Sugar & Spice, but Not Everything Nice

Since New Year’s, when I felt ready to move onto Step 5, I’ve been trying to figure out what “admitting the exact nature of my wrongs” actually entails. For months now, I’ve confessed many unattractive obsessive qualities and maybe told more than TMI on the pages of this blog.

Nevertheless, if I think of my “wrongs” as they pertain to feeling unworthy of love or as a perceived failure in relationships, I think one of the most consistent mistakes I’ve made as a love addict is something that you’d think wouldn’t be portrayed as a bad thing.

As my mother puts it: “You’re just too nice, sweetie.”

I’d classify myself as someone who avoids controversy like the plague. Unless I feel super passionate about something, say women’s, children’s and animal rights, I allow people to state their case and calmly and kindly say, “I don’t agree with you, but I’m glad you have an opinion.” Maybe this makes me a pretty killer journalist, but in the dating scene or as someone’s girlfriend – it makes me a little vulnerable to manipulation.

After about three months of dating Mr. Idea, he went into what I called a “funk.” For whatever reason, not only did he have no interest in kissing me, making love to me, or really even holding me – but his attitude was hostile and flat-out rude. Of any man I’ve ever dated, he knew exactly what to say to make me feel the lowest of lows and his blows were harder than any boyfriend should ever give. Though he never physically hurt me (I did, however, throw a high heel shoe at his face once, woops), the emotional baggage we gave to each other was immeasurable. Needless to say, it wasn’t a healthy relationship and to deal with my extreme ups and downs, I consulted my very best friend, my mom, and my group of girlfriends.

And when I would go to them, crying, frustrated, or mad – they almost all said the exact same thing: “Why don’t you just break up with him, Linds? Why are you sticking around when he treats you so badly?

I’m not sure anyone really understands the true dynamic in a relationship unless you are one of the two experiencing it, and those who love us only want us to be surrounded by support and happiness – but when you’re in love (or even just in lust), you want to stick around because you can imagine tomorrow. And you also don’t want to leave, in fear of the “what if” monsters you’ll have to battle down the road. Because somehow, if you’re the girl who puts up with the good and the bad, the ugliness and the messiness, the frustrations and shortcomings – you must be something special, right? Because don’t we all go through hardships, don’t we all lose ourselves in funks, and don’t we all just want someone who will stick with us through the thick-and-the-thin, through the years when our breasts hit our toes, and our hair turns a lovely shade of gray?

But at what point does being the nice girl, the good girl, the girl who stands by her dude’s side encouraging him and forgiving his mishaps…get completely pissed off and leaves the relationship (or pretend one) for good?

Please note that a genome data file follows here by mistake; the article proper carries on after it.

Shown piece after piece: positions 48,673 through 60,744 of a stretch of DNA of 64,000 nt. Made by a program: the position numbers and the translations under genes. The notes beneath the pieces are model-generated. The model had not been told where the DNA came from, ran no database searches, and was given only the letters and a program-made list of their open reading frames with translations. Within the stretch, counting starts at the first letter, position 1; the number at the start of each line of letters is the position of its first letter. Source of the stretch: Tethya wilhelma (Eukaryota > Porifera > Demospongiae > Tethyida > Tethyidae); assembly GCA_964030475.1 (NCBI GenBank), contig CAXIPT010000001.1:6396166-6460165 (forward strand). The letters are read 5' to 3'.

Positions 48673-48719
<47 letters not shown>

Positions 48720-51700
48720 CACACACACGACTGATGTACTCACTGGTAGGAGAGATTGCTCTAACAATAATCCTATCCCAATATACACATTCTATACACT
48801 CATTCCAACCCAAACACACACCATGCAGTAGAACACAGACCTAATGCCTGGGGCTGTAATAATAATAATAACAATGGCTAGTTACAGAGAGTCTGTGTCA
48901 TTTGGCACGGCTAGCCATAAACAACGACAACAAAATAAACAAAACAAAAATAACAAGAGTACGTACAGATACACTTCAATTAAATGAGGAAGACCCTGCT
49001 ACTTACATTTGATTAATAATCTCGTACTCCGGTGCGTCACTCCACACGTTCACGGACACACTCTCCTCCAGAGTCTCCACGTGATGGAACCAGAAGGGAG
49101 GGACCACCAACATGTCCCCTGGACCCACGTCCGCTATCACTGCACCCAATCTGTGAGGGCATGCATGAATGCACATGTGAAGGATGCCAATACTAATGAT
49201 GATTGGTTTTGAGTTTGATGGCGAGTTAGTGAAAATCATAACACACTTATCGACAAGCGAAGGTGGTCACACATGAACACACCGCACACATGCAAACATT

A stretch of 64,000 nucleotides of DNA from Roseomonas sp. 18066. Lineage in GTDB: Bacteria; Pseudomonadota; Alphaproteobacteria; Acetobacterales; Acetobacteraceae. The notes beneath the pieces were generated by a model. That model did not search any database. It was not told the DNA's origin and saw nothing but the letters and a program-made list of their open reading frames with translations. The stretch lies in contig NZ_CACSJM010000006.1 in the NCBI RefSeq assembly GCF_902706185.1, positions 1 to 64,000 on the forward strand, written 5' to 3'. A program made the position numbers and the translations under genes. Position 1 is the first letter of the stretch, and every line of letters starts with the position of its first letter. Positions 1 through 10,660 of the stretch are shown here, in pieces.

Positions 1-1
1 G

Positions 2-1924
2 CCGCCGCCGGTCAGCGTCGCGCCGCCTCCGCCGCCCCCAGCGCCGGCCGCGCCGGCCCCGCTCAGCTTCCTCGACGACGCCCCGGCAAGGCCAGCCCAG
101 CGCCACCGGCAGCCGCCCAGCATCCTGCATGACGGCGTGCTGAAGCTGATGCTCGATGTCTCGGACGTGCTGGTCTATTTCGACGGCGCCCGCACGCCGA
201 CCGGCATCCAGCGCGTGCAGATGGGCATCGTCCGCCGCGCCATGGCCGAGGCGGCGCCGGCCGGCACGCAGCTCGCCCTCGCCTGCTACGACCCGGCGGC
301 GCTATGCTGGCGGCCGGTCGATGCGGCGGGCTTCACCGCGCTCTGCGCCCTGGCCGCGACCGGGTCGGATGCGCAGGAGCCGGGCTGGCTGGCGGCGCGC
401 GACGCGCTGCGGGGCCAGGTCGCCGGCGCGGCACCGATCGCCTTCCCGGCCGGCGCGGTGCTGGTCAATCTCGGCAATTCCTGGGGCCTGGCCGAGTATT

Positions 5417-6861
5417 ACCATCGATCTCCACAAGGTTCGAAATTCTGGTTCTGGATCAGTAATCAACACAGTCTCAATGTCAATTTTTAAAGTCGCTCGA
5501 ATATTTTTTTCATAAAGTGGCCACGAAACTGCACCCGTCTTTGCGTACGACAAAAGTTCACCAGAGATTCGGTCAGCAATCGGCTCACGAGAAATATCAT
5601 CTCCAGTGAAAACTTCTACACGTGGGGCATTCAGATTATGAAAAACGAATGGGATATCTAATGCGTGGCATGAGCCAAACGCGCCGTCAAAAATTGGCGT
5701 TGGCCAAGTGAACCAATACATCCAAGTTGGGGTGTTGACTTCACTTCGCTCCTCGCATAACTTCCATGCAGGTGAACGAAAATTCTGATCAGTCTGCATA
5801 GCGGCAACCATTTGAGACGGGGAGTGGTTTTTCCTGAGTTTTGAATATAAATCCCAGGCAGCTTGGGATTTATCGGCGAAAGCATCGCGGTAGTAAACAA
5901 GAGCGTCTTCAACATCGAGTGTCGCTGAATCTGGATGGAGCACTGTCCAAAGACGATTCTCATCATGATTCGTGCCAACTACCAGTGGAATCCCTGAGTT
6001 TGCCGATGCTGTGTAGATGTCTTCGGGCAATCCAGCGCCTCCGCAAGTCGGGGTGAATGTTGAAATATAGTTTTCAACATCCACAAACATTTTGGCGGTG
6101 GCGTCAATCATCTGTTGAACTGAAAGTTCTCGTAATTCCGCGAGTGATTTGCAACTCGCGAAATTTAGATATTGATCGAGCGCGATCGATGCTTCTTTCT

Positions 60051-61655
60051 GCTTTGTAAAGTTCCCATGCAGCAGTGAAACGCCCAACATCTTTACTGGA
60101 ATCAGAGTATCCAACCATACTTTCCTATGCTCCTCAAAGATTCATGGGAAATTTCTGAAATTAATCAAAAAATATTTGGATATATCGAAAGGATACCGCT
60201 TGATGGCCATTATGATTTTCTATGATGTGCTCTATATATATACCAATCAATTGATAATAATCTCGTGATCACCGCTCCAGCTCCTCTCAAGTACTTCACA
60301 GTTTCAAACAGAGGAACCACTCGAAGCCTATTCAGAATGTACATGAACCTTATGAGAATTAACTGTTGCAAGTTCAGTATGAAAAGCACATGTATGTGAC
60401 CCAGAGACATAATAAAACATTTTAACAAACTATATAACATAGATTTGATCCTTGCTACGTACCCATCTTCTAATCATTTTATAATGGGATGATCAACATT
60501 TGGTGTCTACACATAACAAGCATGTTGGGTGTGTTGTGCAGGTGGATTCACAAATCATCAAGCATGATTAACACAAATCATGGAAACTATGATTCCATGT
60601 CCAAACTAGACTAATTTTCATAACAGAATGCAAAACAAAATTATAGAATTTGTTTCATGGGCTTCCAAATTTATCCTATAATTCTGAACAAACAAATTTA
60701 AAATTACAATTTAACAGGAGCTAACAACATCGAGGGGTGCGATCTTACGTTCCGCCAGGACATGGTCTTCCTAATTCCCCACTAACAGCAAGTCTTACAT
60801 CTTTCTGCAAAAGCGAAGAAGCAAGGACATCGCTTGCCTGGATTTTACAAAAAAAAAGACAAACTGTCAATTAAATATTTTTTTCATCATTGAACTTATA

I do believe in the best in people and perhaps even more so, I believe everyone is capable of change. But the older I get, the more confident I become in myself and with my life, I also believe that the only person who can make your life better, is yourself. It is a decision and a journey that begins and ends with taking one step forward, without looking back, and having faith in the miles ahead. And until you can be without funkiness or messiness as an individual, it is real tough to be in love or be an active, giving-and-taking participant in a relationship. My personal goal to be a better person and un-addicted to love is part of my disarray and something I should work through before I agree to be official with someone. And maybe that reasoning is why I made the agreement with Mr. Possibility in the first place. Or the reason why Mr. Unavailable was unattainable and Mr. Idea finally drove me to a point that I had to leave.

And that point is one that is taking me less time to get to as I grow in my recovery. I’m not really the kind of person to completely dismiss someone, place them on a blacklist, and curse the ground they walk on – but I also am starting to notice when I’m being just a little too nice. A little too reachable. A little too comforting. And when a man pushes you and tests your patience and your lenient nature – you reach an even more intense summit where you’re just done. Sure, girls are sugar and spice, – but we don’t have to be everything  nice.

If I want to be in a relationship one day with a man who has his act together, a stable head on his shoulders, and enough charisma to light up a room – I can’t wait around forever for him to come out of the shadows. Sure, no one is perfect, but a line has to be drawn somewhere and it is really up to me on where to place my ending point. Standing by your man or having patience with someone who you can see a future with is an attractive quality – but independence and the ability to demand respect and your needs to be met is even sexier.

While my Southern graces will stick with me until the end, the New Yorker I’m growing into knows sometimes you have to kick the grace to the curb, state your case for exiting, tie your laces, and get right back in the dating race.

PS: If you’re a fan of Confessions of a Love Addict and want to be part of a new page on the blog, email Lindsay or send her a Tweet.

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Mr. Possibility Explores Other Possibilities

My grandmother is this petite woman who has never lived outside of the South and spends most of her time watching soap operas, doing crossword puzzles, sending me cute cards asking me when I’m going to have babies, and holding hands with her adorable boyfriend, EC. She is the only grandparent that I’m close to and while she hasn’t given me much advice, once I graduated from high school to go to college, she whispered one thing in my ear in her sweet Southern accent:

“You protect your possibilities, now. Don’t let just anyone around them, ya hear?”

Possibilities are what Fergie calls “lovely lady parts” and I can’t decide if I’d rather call mine a va-jay-jay or something else. Regardless, even though she always encouraged me to wait until marriage to “park” with a boy, I think her slightly growing new-age mindset, knows otherwise.